Top Five Polis Excuses for Not Issuing a Statewide COVID Mask Order

A portrait of a masked Colorado Governor Jared Polis. via 9News
A portrait of a masked Colorado Governor Jared Polis.
At a November 23 press conference about COVID-19, Governor Jared Polis found himself responding to questions about a new mask mandate that will be imposed in most of metro Denver today — and why he hasn't imposed a similar edict statewide, given that the overwhelming majority of Colorado counties are experiencing severe viral spread.

Polis should be accustomed to answering such questions, since he's faced similar queries at every press conference for weeks. But rather than sticking to a consistent theme, he's either tried to dodge the topic entirely or thrown out a wide variety of explanations in the hope that people would be placated — which hasn't happened so far.

Here are the five most recent excuses Polis has given for not mandating indoor masking in public settings across Colorado.

5. People have the power
October 21 press conference

"Most Coloradans have done the right thing" by getting vaccinated Polis said. The approximately 25 percent of residents who've resisted doing so have "a lot to worry about," he stressed. "The vast majority of people hospitalized are among the smaller group who are unvaccinated. So get vaccinated, and get protected." For those who don't want to, he urged: "Please have the decency to wear a mask around others and avoid large groups."

4. It's our turn
November 2 press conference

"If you look at the prevalence of the virus, this is our region: New Mexico, Utah, Montana, Wyoming, the Dakotas. This slice of the country." Such spikes have happened in other sections of the U.S., such as the southeast, he said, and then they've ebbed again. Until then, unvaccinated people are at higher risk. "Don't think you'll dodge a bullet just because you're worn a mask if you're unvaccinated," Polis warned. "You will probably become infected." Moreover, "people will die in the endemic state, just as people die of the flu, measles and other conditions that we've been able to mitigate."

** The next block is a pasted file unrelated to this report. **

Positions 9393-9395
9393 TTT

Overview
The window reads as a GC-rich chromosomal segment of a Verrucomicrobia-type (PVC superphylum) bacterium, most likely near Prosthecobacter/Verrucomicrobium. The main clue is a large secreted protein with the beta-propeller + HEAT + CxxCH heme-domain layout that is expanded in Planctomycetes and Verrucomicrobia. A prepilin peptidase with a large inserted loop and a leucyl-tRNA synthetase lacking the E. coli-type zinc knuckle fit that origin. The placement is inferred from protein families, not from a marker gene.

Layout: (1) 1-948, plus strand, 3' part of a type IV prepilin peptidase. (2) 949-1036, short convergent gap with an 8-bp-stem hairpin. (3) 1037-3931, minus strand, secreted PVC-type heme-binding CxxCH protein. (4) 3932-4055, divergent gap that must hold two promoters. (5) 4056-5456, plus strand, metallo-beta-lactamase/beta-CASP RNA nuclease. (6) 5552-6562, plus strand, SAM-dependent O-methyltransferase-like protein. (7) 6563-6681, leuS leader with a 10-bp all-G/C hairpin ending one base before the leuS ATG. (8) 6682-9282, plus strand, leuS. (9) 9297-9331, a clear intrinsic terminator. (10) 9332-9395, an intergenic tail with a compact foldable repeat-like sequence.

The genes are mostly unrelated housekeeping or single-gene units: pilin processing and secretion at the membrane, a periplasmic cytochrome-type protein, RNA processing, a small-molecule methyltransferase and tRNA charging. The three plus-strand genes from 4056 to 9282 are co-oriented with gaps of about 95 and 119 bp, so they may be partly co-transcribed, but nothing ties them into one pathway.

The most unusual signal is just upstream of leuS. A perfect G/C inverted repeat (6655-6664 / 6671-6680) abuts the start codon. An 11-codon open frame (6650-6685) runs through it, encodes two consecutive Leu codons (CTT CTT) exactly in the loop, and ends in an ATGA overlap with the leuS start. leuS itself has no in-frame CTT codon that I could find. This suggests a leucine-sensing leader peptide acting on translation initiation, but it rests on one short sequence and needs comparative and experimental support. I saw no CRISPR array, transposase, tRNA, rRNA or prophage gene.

3. The numbers game
November 12 press conference

"It's a little hard to see through the static" when it comes to determining the effectiveness of statewide mask orders, Polis allowed. For instance, "New Mexico has had a mask-wearing requirement, really, for the past couple of months statewide, and the state seems to be in about the same place we are in regard to infection rates. ... It's easy to say wearing a mask will protect you, but harder to figure out what a mask order does in different areas and what impact that might have."

4. Shots, shots, shots
November 19 press conference

In touting the effectiveness of the COVID-19 vaccines, Polis said, "We certainly want to expand our love for one another" by wearing masks in the presence of others. However, he went on, "people who are unvaccinated need to know infections can occur even if there is a lot of mask-wearing. We want everybody to be protected, and the best and simplest way to do that is to get vaccinated."

5. Different strokes for different folks
November 23 press conference

"We've had different local approaches to reducing the spread of the virus in different parts of the state," Polis pointed out. "Boulder has had a mask mandate for several months, and some counties are really doubling down on improving vaccination rates and boosters. I'm excited to work with every county across the state, recognizing that we're a very diverse state.... They all have to function within the social license of the area that they represent."

Polis insisted that "there's no right or wrong answer" to how various counties have chosen to approach safety protocols, stressing that "it's in poor taste to attack county health officials in Douglas County" for not imposing a mask mandate, but just as problematic "to go after Jefferson County and Denver" for doing so. In his view, the governor said, county health departments and local governments "are doing the best job they can in protecting everyone."

And the excuses go the spread of COVID-19.